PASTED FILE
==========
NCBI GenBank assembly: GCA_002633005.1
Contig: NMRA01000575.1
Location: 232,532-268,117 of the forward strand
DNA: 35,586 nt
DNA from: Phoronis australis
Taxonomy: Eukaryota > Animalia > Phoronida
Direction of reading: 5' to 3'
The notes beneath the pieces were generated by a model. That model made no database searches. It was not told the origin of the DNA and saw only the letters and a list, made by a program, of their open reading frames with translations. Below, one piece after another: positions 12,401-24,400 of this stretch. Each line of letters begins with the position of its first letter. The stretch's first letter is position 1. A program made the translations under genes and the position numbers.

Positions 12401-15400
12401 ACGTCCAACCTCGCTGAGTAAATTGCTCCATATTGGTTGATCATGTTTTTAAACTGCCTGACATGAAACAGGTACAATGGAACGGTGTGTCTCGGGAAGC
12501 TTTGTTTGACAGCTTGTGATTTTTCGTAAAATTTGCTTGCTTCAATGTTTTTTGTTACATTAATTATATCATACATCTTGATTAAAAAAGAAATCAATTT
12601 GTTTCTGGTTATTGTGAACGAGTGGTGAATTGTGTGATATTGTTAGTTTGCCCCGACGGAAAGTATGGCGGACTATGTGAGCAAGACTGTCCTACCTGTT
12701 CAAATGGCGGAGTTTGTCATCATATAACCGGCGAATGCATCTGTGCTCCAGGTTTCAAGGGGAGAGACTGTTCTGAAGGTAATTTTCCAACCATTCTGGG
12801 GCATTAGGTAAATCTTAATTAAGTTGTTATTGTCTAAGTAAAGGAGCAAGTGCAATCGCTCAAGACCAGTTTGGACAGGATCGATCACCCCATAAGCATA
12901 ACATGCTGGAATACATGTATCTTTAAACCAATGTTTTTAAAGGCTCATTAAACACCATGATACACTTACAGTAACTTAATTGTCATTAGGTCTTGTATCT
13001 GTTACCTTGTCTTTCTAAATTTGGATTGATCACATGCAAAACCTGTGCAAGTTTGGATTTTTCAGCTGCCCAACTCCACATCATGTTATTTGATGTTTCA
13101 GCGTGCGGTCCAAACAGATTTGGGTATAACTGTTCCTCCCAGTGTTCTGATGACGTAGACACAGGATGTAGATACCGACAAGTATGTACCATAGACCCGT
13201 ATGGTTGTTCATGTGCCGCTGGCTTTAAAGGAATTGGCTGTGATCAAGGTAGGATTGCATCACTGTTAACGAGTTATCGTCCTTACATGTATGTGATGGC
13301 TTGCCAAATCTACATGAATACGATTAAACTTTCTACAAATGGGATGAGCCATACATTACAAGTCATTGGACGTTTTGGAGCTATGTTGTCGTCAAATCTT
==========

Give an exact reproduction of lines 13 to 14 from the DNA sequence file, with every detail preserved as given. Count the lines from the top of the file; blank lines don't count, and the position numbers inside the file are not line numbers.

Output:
12701 CAAATGGCGGAGTTTGTCATCATATAACCGGCGAATGCATCTGTGCTCCAGGTTTCAAGGGGAGAGACTGTTCTGAAGGTAATTTTCCAACCATTCTGGG
12801 GCATTAGGTAAATCTTAATTAAGTTGTTATTGTCTAAGTAAAGGAGCAAGTGCAATCGCTCAAGACCAGTTTGGACAGGATCGATCACCCCATAAGCATA